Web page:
12:15 pm

I understand why businesses offered health insurance to their employees. It should be a perk, not a requirement. I think that we could survive with a system where employers that want to provide health care can do so. Individuals that want to purchase their own health insurance should be able to participate in large pools like what exist now in the employer based system. Those that cannot afford health insurance should be means tested for government subsidized health insurance.


February 17th, 2011
1:25 pm

Employer sponsored healthcare was once pretty much standard with some exceptions. Employers also used to pay the entire cost. These programs have been declining for about 25-30 years. If you have one now, you should definitely consider it a perk.

There is a flaw in the argument that individuals who want insurance should be able to buy it. Historically, insurance was offered by “mutual” companies. The logic was to get as many people to buy as possible to spread the risk. When insurance companies became for profit entities, the emphasis shifted from spreading risk to limiting risk. The result is that they will insure you as long as you are healthy, and find a way to dump you when you are not.

The large pools you describe will help to some degree, but as long as (seemingly) healthy people can opt out, we are not adequately spreading the risk. Everyone should be required to buy health insurance – and “those that cannot afford health insurance should be means tested for government subsidized health insurance.

Not buying insurance because you are presently healthy is freeloading on the system, also know as “social loafing”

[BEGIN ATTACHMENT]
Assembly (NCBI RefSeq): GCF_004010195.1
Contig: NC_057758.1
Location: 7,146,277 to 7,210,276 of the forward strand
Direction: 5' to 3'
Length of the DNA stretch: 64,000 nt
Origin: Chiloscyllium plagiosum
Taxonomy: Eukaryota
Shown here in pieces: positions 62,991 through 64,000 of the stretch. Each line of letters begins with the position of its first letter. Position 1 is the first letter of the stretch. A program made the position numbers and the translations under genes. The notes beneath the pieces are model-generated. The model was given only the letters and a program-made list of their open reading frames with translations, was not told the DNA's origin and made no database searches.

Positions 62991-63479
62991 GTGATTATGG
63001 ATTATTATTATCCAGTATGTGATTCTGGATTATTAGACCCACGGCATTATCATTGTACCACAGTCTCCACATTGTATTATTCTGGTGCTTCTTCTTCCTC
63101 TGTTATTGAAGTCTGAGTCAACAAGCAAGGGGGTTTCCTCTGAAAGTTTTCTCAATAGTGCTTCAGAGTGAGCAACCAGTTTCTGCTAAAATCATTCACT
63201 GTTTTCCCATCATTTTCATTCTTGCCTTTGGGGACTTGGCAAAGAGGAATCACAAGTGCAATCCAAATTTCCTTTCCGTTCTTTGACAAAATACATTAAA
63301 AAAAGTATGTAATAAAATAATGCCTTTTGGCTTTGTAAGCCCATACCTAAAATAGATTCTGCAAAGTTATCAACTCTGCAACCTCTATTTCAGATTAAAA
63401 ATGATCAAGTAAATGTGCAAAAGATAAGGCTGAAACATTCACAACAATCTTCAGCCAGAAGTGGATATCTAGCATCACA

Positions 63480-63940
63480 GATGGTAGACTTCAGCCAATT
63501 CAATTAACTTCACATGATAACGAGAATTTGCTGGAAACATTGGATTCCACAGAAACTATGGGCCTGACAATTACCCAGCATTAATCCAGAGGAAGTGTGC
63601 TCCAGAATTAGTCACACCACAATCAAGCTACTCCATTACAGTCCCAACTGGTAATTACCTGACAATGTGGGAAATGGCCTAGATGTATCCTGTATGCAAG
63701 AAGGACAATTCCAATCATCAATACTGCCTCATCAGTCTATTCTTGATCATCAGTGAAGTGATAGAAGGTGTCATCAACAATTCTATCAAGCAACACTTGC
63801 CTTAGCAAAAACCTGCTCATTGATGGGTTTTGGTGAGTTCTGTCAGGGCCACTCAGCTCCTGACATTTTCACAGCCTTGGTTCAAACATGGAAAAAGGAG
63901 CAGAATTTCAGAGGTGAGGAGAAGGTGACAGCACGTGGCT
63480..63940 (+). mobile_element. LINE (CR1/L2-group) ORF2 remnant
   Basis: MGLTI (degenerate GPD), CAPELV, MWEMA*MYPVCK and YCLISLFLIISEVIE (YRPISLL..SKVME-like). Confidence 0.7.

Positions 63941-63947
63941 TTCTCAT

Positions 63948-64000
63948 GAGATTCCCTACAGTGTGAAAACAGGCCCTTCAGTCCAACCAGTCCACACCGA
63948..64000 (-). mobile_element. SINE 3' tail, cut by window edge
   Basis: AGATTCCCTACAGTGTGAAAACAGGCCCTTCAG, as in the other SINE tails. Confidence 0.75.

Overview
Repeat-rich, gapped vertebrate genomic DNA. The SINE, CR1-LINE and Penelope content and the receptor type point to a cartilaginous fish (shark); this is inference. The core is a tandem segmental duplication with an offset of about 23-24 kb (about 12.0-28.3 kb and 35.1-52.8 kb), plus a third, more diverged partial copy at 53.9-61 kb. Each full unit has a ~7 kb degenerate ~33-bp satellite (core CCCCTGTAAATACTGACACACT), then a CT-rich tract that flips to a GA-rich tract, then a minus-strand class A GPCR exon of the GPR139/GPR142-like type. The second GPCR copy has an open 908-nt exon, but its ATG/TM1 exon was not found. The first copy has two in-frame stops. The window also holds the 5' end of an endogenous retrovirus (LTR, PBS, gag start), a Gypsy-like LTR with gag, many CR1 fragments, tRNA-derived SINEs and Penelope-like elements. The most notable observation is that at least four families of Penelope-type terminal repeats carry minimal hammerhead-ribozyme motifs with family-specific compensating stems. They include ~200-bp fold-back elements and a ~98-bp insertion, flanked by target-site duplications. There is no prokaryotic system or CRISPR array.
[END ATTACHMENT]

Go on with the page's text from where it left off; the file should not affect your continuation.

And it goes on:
February 17th, 2011
1:42 pm

I agree with you, Bill. The fallacy in thinking that young, or otherwise healthy people don’t need health insurance is at the crux of the health care debate. Young people tend to have accidents that require catastrophic health care, i.e. snowboarding accidents, automobile accidents, falling off balconies during spring break accidents. Just because they are uninsured doesn’t mean they don’t get treatment. There are plenty of parents of uninsured young adults that rail against government mandated health insurance coverage, but the instant that their child is faced with a $100K + catastrophe they will almost always look around for some sort of government program that will help them with the bills.


February 17th, 2011
2:12 pm

I think we are in complete agreement. Our society has moral obligation (in my opinion) to care for anyone who get sick. In turn, everyone has a moral obligation to contribute to the system. Too many Americans seem to feel that as long as they have theirs, everyone else can fend for themselves.

There is also healthcare savings in making sure the everyone is covered. The poor tend to wait until problems have progressed before seeking help, and it is often more expensive to treat at this point. The poor and the uninsured also tend to get their healthcare at emergency rooms, which is the most expensive way to do it.

Real Athens

February 17th, 2011
7:23 pm

Wow. Thought provoking, researched, intellectual discourse without name calling on this blog. Deegee, Bill: Salutations.